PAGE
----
On 7 August 1869, hundreds of scientists awaited mere minutes of solar darkness along an eclipse path that stretched from Alaska to North Carolina. With a good chance of clear summer skies in the central US came a prime opportunity for North American scientists to combine eclipse science with new technology to answer some of astronomy’s most pressing questions.

Work in the 1820s gave astronomers mathematical tools to compute eclipse paths in ample time to mount viewing expeditions. Throughout the mid 19th century, such eclipse expeditions enabled astronomers to refine theories of solar and lunar motion to generate tables that would improve navigational accuracy. They also raised new questions about undiscovered celestial bodies, the nature of the solar corona, and the precision of observational techniques.

Sheet music written to celebrate the 1869 eclipse.

Sheet music written to celebrate the 1869 eclipse.

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US astronomers saw the 1869 eclipse as a chance for scientific redemption. They had been sorely disappointed when clouds obscured the eclipse over North America in 1860, and they hoped to use the lessons from that experience for better outcomes the second time around.

Astronomers would also benefit from the expansion of communication with and transportation to the western states. By 1869 messages sent on speedy new telegraph networks facilitated preparations, and freshly built railroads meant bulky instruments and teams of observers could easily reach the zone of totality. There, they aimed to refine tables of lunar motion, explore photography as a measurement tool, and investigate the composition of the chromosphere. US scientists’ efforts to prepare for and observe the 1869 eclipse highlight the ambitions of a scientific community just beginning to take its place on the world stage.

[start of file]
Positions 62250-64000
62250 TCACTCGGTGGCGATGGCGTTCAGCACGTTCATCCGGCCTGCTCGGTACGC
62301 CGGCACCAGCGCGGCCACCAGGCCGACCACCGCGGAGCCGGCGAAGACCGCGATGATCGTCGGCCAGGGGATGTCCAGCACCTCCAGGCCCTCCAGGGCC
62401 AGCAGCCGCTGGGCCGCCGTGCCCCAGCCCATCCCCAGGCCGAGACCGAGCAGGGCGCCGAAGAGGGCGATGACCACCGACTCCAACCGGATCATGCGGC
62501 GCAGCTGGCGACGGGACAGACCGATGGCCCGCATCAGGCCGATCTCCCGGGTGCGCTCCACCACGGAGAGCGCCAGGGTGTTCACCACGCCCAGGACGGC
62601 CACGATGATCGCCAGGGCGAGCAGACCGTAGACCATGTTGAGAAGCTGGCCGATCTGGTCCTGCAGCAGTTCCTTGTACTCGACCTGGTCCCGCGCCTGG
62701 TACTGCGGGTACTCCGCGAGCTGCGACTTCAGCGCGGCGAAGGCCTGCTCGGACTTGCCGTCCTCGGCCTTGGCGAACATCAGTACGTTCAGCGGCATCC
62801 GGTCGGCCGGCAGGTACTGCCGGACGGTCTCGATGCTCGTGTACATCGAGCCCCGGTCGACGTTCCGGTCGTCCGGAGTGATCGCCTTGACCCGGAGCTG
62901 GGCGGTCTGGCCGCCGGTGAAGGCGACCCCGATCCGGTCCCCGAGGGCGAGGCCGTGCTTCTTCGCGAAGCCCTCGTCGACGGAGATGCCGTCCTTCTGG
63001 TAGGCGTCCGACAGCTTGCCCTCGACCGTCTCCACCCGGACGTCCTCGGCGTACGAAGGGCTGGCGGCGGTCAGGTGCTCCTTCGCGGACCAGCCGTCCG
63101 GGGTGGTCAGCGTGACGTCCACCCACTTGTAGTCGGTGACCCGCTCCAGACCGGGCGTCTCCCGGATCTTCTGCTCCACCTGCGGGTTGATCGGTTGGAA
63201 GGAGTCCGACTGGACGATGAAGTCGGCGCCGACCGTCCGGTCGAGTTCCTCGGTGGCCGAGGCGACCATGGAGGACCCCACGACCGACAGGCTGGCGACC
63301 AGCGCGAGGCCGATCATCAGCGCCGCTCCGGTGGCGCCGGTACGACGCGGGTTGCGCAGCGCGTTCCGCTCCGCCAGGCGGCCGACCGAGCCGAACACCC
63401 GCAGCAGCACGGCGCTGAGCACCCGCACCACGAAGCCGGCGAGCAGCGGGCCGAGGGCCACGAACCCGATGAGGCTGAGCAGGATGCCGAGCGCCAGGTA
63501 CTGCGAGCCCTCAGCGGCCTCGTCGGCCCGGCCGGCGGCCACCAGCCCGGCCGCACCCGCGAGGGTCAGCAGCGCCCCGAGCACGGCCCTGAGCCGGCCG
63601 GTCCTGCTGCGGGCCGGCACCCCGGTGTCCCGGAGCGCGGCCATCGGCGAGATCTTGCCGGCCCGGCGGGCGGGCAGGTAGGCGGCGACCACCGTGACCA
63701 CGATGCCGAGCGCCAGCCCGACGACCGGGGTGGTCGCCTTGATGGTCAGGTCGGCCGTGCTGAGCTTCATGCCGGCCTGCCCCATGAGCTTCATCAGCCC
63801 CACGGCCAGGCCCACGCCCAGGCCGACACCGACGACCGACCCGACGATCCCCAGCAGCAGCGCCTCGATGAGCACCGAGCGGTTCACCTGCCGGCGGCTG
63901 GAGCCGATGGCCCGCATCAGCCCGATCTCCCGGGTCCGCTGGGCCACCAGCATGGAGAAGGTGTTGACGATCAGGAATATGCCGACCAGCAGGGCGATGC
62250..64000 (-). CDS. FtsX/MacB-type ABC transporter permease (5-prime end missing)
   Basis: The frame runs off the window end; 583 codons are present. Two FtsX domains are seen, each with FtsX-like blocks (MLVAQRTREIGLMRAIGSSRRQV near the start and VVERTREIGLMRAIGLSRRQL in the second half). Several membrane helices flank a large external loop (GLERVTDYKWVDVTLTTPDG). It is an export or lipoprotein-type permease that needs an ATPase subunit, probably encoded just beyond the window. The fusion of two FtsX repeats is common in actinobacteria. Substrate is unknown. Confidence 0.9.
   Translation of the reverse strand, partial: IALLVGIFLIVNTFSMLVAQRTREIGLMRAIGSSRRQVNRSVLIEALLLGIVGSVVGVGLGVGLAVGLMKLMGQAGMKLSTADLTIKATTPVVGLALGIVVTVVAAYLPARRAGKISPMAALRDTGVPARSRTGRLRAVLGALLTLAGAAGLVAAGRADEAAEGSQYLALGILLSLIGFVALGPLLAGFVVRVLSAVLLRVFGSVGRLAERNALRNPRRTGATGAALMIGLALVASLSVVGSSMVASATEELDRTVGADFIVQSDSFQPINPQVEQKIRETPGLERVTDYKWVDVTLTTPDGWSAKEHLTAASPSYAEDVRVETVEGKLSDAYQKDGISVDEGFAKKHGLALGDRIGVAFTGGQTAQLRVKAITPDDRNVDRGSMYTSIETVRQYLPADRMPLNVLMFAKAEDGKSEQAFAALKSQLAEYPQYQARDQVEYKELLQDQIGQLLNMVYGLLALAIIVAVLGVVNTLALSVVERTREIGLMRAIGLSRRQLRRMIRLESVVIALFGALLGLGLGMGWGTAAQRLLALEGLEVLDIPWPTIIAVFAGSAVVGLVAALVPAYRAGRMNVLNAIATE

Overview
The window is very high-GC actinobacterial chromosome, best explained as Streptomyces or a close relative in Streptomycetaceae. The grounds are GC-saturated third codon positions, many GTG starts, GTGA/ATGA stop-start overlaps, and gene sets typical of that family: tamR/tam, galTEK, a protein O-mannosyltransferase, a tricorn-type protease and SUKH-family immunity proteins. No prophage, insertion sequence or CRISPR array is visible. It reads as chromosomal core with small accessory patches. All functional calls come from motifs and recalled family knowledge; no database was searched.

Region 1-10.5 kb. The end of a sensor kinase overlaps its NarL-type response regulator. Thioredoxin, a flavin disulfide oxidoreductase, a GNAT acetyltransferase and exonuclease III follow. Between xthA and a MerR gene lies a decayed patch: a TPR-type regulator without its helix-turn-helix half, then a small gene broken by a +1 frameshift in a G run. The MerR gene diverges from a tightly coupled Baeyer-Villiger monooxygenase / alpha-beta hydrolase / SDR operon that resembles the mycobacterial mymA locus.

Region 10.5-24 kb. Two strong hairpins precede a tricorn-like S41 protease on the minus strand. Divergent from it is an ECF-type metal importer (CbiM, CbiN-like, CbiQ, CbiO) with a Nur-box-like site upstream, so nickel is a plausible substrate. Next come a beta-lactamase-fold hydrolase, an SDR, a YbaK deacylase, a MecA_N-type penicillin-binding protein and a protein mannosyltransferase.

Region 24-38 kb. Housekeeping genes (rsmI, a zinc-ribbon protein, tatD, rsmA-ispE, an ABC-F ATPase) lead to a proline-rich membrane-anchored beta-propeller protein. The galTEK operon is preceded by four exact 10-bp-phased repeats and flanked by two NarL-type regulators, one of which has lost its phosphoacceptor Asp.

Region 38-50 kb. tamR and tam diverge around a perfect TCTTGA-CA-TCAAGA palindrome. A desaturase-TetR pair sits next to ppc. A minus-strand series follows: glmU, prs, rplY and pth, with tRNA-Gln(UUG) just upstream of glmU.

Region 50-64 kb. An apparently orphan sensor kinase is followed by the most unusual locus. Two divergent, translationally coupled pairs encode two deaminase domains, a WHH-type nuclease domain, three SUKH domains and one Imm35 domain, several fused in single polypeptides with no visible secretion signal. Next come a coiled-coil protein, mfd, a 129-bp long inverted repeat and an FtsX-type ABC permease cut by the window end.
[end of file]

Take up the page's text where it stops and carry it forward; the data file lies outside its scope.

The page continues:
A total solar eclipse observed over Europe on 8 July 1842 generated some enticing questions for astronomers. Reports described brilliant red flames protruding from the lunar disk. What were those rosy prominences? Did they belong to the Sun or the Moon?

The brevity of totality complicated the analysis, but technology brought hope. In 1840 New York University chemistry professor John Draper had made a one-inch-diameter daguerreotype image of the Moon and displayed it in New York City to great acclaim. By 1845 French physicists Armand Fizeau and Jean Foucault had built a camera shutter capable of just 1/60th of a second exposure and used it to photograph the Sun. The race was on to photograph the solar corona.

Meanwhile, astronomers using Newtonian mechanics had predicted the existence of a celestial body large enough to explain the orbital perturbations of Uranus. After the 1846 observation of Neptune confirmed those predictions, new speculation arose about an as yet undiscovered planet that might explain the unaccounted-for drift in Mercury’s perihelion. Hopes ran high that the hypothetical body, often called Vulcan, could be spotted near the Sun during an eclipse.

The pride of superior-precision lunar tables was also on the line. Solar eclipse observations on 28 July 1851 verified the US Nautical Almanac Office’s claim that its tables for the Moon’s position were significantly more accurate than those of its British counterpart. In Washington, DC, predictions in the British almanac were observed to be off by 78 seconds at the start of the eclipse and 62 seconds at the end. The US almanac only missed by 13 seconds and 1.5 seconds.1 Could the US do even better?

Midcentury astronomers also used eclipse expeditions as practice for observing an even rarer predictable phenomenon: the transit of Venus, when Venus’s path crosses between the Sun and Earth. Transits of Venus occur in pairs eight years apart, with pairs separated by more than a century. It has only been observed seven times, first in 1639 and most recently in 2004 and 2012. The transit of Venus won’t happen again until 2117. One of the rarest recurring predictable astronomical events, it requires that observers be in a specific location on the globe.

For 19th-century scientists, observing and timing the transit phases would provide data essential for determining the distance between the Sun and Earth. Ultimately, the scientists hoped to tackle one of the great open questions of the time: How big was the solar system? US astronomers were already planning major expeditions to observe upcoming transits of Venus in 1874 and 1882. The two total solar eclipses of the 1860s were a chance for Americans to test observational techniques for even higher-stakes astronomy.